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Many argue that Western democratic regimes are superior because the rotation of political parties by voting allows the flexibility required for the government to make policy changes that meet the demands of changing times and thereby better reflect the will of the people. In contrast, China’s one-party system is rigid, and the CCP’s monopoly on power disconnects it from the people.
The simplest exercise in intellectual diligence would show such argument to be preposterous. Since the party established the People’s Republic in 1949, under the leadership of a single political party, changes in China’s government policies and political environment have covered the widest possible spectrum. From the so-called “New Democratic” coalition at the beginning to the dramatic land reforms of the early 1950s, from the Great Leap Forward to the quasi-privatization of farmland in the early 1960s, from the Cultural Revolution to Deng Xiaopin’s market reform and Jiang Zemin’s redefinition of the Party through his “Theory of Three Represents,” China’s domestic politics are almost unrecognizable from one period to another.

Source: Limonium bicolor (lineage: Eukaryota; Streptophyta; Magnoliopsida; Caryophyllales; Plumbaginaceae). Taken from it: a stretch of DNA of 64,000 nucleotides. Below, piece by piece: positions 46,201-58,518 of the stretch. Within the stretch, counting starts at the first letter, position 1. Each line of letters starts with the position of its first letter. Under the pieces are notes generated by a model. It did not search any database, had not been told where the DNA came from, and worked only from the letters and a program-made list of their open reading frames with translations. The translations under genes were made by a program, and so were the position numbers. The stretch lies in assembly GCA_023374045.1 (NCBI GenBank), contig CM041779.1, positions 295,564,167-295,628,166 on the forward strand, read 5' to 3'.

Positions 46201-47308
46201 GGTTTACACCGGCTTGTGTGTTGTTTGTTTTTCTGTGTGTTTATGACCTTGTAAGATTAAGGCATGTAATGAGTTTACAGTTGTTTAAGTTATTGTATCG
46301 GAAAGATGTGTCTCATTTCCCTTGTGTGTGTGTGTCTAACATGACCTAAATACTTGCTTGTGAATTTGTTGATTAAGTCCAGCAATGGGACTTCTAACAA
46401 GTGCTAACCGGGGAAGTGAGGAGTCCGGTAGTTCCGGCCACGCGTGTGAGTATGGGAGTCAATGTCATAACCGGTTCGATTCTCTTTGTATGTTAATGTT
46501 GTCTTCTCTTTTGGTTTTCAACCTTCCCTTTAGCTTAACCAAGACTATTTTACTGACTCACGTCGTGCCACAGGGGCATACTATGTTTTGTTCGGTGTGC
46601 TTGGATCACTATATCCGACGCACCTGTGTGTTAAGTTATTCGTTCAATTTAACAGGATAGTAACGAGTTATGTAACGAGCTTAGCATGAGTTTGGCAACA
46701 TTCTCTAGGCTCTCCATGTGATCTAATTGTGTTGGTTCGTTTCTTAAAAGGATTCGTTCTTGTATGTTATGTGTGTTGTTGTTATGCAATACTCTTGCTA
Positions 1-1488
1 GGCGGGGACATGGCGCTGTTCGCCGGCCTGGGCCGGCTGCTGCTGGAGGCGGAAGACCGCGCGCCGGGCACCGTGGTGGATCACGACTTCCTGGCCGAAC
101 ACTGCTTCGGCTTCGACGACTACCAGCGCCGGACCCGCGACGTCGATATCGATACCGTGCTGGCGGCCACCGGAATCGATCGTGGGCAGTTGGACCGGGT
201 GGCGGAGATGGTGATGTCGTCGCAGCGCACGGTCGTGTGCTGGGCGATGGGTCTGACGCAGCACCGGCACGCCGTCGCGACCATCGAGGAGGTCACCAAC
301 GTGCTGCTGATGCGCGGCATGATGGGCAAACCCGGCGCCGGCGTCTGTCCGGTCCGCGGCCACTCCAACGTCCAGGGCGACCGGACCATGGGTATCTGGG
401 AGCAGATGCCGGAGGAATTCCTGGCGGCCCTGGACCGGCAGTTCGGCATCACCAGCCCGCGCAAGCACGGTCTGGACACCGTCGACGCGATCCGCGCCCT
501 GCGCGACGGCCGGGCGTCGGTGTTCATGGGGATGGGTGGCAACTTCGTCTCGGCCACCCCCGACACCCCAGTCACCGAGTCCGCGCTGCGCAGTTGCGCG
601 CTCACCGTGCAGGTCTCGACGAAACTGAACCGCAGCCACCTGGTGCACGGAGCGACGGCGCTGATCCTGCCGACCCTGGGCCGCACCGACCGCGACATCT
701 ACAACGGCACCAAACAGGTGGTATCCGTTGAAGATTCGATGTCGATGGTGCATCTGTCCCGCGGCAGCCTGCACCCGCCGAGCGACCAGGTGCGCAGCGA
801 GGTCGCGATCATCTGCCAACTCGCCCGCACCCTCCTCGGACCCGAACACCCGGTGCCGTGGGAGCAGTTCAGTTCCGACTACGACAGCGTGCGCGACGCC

In foreign policy, China moved from a close alliance with the Soviet Union in the 1950s to a virtual alliance with the United States in the 1970s and ’80s to contain the former. Today, its pursuit of an independent course in an increasingly multi-polar world is distinctive among the nations of the world. No one could deny that its leaders, from Mao to Deng, from Jiang to Hu and to Xi next year, differ as widely in political outlooks and policy priorities as those who move in and out of power under any other political systems.